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Time Goes By So Slow is a tale of lost love touring around the centre of Manchester. And it contains one of the greatest lines in Factory pop: "But Albert just won't do / I don't need him but you". Oh, and how the guitars drop out at 2:00, leaving the song wallowing in lonely synths and the saddest drumbeat you've ever heard, right before the final repeat of the chorus. It's just fantastic."
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Albert Square, Manchester, 1956. In the foreground is a statue of John Bright, radical and liberal, one of the greatest orators of his generation. In the background stands Prince Albert himself in the Albert Memorial. Oil painting by Steven Scholes.

Arguably the best, certainly the best-known Distractions song, Time Goes By So Slow, written by Adrian Wright, contains the verse:

I put your statue up in Albert Square
And all the people passing by just stare
But Albert just won't do
I don't need him but you
And I'll drive past on a Saturday
And look into your face
Though nothing lies behind the mask
At least there'll be a trace
Just like my own
Your face has turned to stone
- Adrian Wright
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Sunday, January 10, 2010

Simple passions

Dave McCullough's review of Nobody's Perfect from 12th July 1980 issue of Sounds. Don't you dare pass it over...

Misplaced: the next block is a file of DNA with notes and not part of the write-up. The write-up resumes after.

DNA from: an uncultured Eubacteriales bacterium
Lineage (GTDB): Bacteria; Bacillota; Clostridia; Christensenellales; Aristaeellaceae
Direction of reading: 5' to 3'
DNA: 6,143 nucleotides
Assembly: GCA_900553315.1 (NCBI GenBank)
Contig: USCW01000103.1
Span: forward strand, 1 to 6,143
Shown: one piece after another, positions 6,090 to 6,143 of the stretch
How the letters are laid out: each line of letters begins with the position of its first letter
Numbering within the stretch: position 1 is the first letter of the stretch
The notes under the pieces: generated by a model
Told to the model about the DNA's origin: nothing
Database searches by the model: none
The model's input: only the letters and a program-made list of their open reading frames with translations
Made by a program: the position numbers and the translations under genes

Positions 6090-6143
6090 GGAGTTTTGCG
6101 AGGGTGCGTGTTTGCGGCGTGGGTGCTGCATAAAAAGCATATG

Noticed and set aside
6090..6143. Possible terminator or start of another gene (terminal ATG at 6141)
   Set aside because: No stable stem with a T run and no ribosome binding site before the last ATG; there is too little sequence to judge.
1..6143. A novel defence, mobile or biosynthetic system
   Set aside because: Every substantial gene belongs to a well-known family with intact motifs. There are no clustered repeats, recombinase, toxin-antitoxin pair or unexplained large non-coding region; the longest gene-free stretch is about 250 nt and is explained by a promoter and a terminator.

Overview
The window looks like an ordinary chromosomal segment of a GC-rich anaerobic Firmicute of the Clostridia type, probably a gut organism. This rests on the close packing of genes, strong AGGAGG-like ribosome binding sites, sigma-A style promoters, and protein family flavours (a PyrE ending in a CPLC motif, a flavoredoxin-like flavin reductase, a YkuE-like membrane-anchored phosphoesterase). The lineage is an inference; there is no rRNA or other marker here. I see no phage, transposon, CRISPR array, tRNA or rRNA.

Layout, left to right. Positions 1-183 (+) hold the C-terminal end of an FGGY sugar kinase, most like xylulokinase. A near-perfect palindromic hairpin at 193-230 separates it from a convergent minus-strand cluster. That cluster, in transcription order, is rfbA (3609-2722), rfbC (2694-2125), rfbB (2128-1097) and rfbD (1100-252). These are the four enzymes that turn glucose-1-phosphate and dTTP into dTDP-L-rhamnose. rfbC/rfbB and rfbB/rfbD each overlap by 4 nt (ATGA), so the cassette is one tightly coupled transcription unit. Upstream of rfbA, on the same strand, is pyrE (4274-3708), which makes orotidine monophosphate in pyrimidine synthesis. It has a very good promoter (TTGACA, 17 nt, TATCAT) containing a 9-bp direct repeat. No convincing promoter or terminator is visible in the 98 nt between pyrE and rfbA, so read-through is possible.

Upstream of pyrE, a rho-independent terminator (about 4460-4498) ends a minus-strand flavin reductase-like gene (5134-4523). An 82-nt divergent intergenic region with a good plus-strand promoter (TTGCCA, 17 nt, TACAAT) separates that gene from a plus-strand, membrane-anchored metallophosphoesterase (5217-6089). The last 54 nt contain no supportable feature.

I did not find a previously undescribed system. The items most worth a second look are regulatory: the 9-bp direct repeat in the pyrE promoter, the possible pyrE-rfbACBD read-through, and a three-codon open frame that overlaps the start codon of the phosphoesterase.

Simple passions

THE DISTRACTIONS
Nobody's Perfect (Island ILPS 9604A) *****

OH GOD, I must be getting old. I approached this with such scepticism! The trouble with The Distractions is that myself, and I know many others, expected this to be a classic debut album since so long ago that, now, when it's finally ready, almost a year since they signed to Island, the only approach seemed like a doomy foreboding.
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After all, the inconspicuous ebb and flow of The Distractions since that Island ensnarlment, broken only by the anonymous and unpublicised 45 reworking of Doesn't Bother Me (a waste of time), coupled with the fact that as a fragilely gifted pop entity The Distractions are singularly vulnerable company horse-meat(sic), all served only to dampen and dismay the enthusiasm of the growing number who are recognising this band as a truly great white pure pop hope. Have Island crushed or jaded the supremely talented flower that sprung forth the You're Not Going Out Dressed Like That and Time Goes By So Slow minor classics? Another industry pop swindle? Another Undertones?